It’s no secret I grew up in the Bronx. I’m not proud or ashamed of it. Rather, I remember how I survived it. Most people who know me have heard about my life there at one time or another, but very few know that one of the things that helped me to survive, saved my soul was the zoo.
The sidewalks of New York can be like a separate, unrelenting entity that roars with massive crowds of people. And when I was a girl, they all pushed at me. Sometimes it was like drowning, being trapped in a crush that swept me away in a raging river.
I visited the zoo from the time I was twelve years old through my late teens. My parents were Russian immigrants and they were hard working, but they were always working, and I was always alone.
When I couldn’t stand it anymore, I would escape to the only place that seemed to make sense – a place with a different pace, sense of time, kind of life. It would slow everything down. Would soothe, would comfort.
The Bronx Zoo was my second home. It was my runaway place. And I usually sat on a bench right across from the gorilla grotto. Those incredible beings seemed so calm, so wise.
I remember there was one very large male in particular that I bonded with. We would stare at each other for long periods of time, and I knew if he were next to me, he would wrap his arms around me and hold me close. He seemed to know how unhappy and alone I was, how much I needed him. I don’t know what passed between us, but it was some kind of energy. And I do know that after a while, looking into his dark eyes, I felt better.
It’s hard to believe that a young girl would want to go to the zoo and sit in isolation for hours, even in the winter with snow on the ground and no one around. But it’s where I went, sometimes just to study, or to be near the animals and the plants, to be someplace where I could smell the earth and the different animal odors.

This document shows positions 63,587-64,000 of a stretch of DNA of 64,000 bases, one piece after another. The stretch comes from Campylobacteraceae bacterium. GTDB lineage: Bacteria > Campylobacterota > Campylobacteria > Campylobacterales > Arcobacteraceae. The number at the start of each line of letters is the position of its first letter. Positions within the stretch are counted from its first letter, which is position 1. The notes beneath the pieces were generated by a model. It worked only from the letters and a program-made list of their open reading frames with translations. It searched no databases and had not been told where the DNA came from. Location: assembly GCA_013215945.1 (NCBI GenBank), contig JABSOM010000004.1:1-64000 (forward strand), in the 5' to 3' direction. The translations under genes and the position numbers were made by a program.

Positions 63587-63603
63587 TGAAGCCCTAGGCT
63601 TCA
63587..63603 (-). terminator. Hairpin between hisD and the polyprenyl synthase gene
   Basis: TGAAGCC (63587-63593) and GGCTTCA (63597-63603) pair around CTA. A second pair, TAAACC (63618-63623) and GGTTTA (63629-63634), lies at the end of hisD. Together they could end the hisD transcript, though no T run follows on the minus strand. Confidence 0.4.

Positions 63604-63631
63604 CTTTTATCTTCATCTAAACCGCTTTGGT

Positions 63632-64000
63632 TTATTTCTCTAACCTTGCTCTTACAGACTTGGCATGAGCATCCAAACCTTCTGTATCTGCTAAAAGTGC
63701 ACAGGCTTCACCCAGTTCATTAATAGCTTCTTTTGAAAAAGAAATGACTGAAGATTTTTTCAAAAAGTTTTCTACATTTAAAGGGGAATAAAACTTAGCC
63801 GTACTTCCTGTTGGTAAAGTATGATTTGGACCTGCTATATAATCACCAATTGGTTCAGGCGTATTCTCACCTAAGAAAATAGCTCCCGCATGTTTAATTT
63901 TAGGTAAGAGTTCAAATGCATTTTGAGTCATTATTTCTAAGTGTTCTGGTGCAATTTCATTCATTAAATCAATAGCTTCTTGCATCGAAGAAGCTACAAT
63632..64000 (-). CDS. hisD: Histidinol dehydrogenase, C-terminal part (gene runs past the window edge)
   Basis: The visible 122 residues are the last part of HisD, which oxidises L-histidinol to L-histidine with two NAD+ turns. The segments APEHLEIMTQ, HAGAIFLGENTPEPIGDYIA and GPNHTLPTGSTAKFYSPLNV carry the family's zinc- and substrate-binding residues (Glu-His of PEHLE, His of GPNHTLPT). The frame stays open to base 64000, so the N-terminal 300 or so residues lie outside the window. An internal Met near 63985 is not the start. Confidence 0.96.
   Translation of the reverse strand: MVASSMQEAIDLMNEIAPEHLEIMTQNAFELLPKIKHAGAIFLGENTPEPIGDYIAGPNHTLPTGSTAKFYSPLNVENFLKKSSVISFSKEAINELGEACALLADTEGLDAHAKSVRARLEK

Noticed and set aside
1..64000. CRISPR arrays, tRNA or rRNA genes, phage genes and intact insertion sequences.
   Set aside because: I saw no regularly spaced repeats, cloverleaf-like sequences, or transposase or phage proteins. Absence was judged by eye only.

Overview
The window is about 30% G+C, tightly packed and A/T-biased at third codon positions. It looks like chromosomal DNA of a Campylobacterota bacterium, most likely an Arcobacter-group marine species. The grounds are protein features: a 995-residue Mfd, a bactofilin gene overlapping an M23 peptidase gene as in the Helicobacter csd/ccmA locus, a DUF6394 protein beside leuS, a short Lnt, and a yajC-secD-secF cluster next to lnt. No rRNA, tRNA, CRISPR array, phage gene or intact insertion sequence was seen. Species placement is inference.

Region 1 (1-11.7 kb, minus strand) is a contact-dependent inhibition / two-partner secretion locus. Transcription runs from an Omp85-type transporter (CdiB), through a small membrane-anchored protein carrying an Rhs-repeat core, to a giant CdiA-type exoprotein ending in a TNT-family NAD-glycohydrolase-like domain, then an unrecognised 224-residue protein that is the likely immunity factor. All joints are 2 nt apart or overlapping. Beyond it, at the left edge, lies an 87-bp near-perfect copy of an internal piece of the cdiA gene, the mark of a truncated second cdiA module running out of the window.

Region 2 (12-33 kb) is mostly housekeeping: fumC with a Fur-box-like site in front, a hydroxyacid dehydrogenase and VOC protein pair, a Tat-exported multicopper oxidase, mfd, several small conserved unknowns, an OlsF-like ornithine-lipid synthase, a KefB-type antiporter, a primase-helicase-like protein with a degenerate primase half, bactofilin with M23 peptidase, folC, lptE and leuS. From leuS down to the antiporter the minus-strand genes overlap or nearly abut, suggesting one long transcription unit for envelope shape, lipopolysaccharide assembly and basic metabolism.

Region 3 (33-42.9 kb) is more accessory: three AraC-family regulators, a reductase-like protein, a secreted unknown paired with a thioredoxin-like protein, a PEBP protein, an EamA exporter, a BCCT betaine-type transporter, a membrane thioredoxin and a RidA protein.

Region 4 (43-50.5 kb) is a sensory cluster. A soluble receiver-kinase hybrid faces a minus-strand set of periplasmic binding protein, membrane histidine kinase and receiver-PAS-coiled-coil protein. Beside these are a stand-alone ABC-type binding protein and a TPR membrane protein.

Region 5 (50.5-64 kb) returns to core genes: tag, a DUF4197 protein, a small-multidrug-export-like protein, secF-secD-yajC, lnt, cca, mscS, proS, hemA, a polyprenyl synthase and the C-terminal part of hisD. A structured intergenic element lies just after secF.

Strange, all alone, I always felt safe there on that bench with my friend looking across at me.
I know so many people are against zoos. I am too. I’m not a fan of caging any living being, whether its lions, tigers, or elephants, or humans. And penning up dolphins and whales in their watery cages makes me choke.
Shouldn’t we all be able to meet our destinies on our own terms? Isn’t that true, no matter what your shape, or form, or species? Shouldn’t we all live in freedom? Doesn’t every single individual have a right to be free?
But how could a city girl like me ever have found the solace, the company of other different creatures if that zoo wasn’t there? How would I have grown up to love animals and feel the pain of their suffering when people torture or abuse them, or kill them for trophies or to steal their body parts? How would I ever have understood the agony a powerful elephant endures being penned up while it rocks back and forth? How could I ever comprehend the utter loneliness he or she feels isolated from the herd, from their primal land? Would I have ever felt any sadness when watching a panther pace a cage from one end to the other to define a nonexistent territory? Would I have even learned compassion for my animal friends, or every living being?
I came to understand those lessons from going to the zoo.
Is there a better answer to exposing children to wildlife, without caging wildlife?
Today, when I see wild animals living in freedom, having beautiful friendships with humans, for a moment, I smile and my heart swells with a special joy. But in the next breath, I want to scream out: Stay away! Stay far away from us. Humans are not your friend. If you want to live, run! Run from a future dystopian hell!
Have you ever had that same feeling?
What do you think of zoos? Do they only crush the spirit of animals, or are they sacrificial ambassadors to save their species?